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Wednesday, 12 September, 2001, 13:19 GMT 14:19 UK
Grappling with global grief
Lighting candles for the dead in Sweden
Lighting candles for the dead in Sweden
On Tuesday 11 September 2001 four audacious and horrific attacks rocked the United States. As a result many have been left with a sense that the world is now a very different place, writes BBC News Online's Megan Lane.

Few will forget their first sight of a passenger jet smashing into the World Trade Center in New York, and the subsequent scenes of carnage and confusion.

Survivor outside World Trade Center
A survivor weeps: A day at the office turns to tragedy
Few have been left unmoved.

This uniquely awful terror attack will be indelibly etched on our collective consciousness.

Across the world shared moments of grief have happened before, as with the assassination of John F Kennedy and the death of Diana, Princess of Wales, though nothing stands comparison with this week's awful events in the USA.

Even for those not personally touched by the tragedy, it is genuinely shocking that innocent people can die while sitting at their desks, that terrorists can wilfully attack civilian targets.

As people the world over grapple with their sympathy for the victims and their anger at the as yet unknown perpetrators, condolence books and messages boards fill with words for the dead.

It has changed our sense of being safe in the world

Christine Kalus
Football crowds and City workers are among those to have honoured a minute's silence. Candles have been lit for the victims and their loved ones as far away as Sweden, Israel and New Zealand. And Friday will be a Europe-wide day of mourning.

But there is uncertainty. Who did it? Why? Could it happen again?

Shaken and shaking

Christine Kalus, a clinical psychologist specialising in palliative care, says the fact the attack was man-made and happened in a modern city has given it a more profound impact than any natural disaster.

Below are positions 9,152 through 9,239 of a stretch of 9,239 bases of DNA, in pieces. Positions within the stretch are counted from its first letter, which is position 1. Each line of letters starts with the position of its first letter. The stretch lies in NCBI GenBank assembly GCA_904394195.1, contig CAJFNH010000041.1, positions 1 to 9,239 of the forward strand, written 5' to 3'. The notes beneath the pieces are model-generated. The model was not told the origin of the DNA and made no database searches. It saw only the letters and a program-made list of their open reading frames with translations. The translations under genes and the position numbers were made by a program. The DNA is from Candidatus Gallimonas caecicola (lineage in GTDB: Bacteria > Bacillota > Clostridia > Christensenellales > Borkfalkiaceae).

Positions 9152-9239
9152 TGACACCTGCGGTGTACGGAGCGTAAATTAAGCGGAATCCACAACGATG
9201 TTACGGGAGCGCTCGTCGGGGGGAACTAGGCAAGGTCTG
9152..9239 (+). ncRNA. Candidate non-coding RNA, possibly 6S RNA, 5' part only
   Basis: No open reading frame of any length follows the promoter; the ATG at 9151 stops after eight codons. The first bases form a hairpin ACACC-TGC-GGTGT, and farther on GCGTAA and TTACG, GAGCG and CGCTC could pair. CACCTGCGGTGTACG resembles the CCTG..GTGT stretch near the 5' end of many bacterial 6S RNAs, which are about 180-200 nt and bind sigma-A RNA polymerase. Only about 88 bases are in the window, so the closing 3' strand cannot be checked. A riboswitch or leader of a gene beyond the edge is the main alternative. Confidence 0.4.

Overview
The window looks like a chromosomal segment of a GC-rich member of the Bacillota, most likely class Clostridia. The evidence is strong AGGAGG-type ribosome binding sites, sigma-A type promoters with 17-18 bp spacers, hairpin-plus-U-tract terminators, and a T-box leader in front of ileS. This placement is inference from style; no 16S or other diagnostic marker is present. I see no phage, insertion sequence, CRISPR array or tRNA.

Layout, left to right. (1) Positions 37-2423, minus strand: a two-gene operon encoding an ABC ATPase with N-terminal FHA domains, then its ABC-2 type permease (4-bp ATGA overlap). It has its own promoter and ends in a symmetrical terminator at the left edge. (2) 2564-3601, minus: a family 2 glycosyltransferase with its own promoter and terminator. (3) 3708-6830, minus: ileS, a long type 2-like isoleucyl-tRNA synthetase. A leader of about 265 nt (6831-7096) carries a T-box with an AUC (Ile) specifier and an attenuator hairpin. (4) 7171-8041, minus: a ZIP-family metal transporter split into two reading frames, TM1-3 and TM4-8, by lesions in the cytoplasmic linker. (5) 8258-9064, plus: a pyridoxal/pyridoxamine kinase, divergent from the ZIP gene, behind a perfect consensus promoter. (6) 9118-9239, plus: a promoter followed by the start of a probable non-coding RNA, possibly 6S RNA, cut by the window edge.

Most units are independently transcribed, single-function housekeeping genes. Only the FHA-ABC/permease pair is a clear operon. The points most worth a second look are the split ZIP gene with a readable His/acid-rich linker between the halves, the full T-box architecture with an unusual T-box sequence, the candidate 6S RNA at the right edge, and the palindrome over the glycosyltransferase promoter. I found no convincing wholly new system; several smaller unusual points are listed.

Firefighters search the scene
Shaken news anchors presented coverage of the events
"The scale of loss is similar to that of an earthquake or flood but nations such as ours rarely experience natural disasters.

"This was terrorism and we find the nature of these deaths shocking. It has changed our sense of being safe in the world."

But she says this is also an event which has polarised reactions within cultures, such as the sense of triumphalism in parts of the Arab world.

This volcano didn't come from below but above

The Rt Rev Jim Thompson
Those in the US rushing to give blood or feed the rescue workers are responding to the very human need to try and make the best of a dreadful situation.

Ms Kalus says: "After a relatively short period of time, we'll get back our sense of equilibrium. But for the survivors, the rescue workers, it's going to take much longer - if ever - to reach that."

Caught up in emotion

Professor David Alexander, of the Aberdeen Centre for Trauma Research, says the uncertainty over who and why the attacks took place has made many people - both in the US and abroad - feel vulnerable.

Arsenal players held a minute's silence
Arsenal players held a minute's silence
"Anger lurks close beneath the surface - people want to know who caused this.

"We want to know who the victims are and who the perpetrators are."

But rather than indulge in an outpouring of collective grief, it is important to try to understand how those genuinely shadowed by the tragedy must be feeling, he says.

Man's inhumanity to man

The Rev Jim Thompson, the Bishop of Bath and Wells, says fear is rumbling up from the ruins of the World Trade Center.

Praying in US
In memory of those who died
"The mayor of New York said the casualties would be more than any of us could bear.

"This volcano didn't come from below but above, raining terror on Manhattan. Not a natural disaster, but man-made.

"Will the appetite for retaliation lead to indiscriminate reprisals?"

As the US ponders its response to the attacks, and world leaders pledge their support in hunting down the perpetrators, only history will tell.

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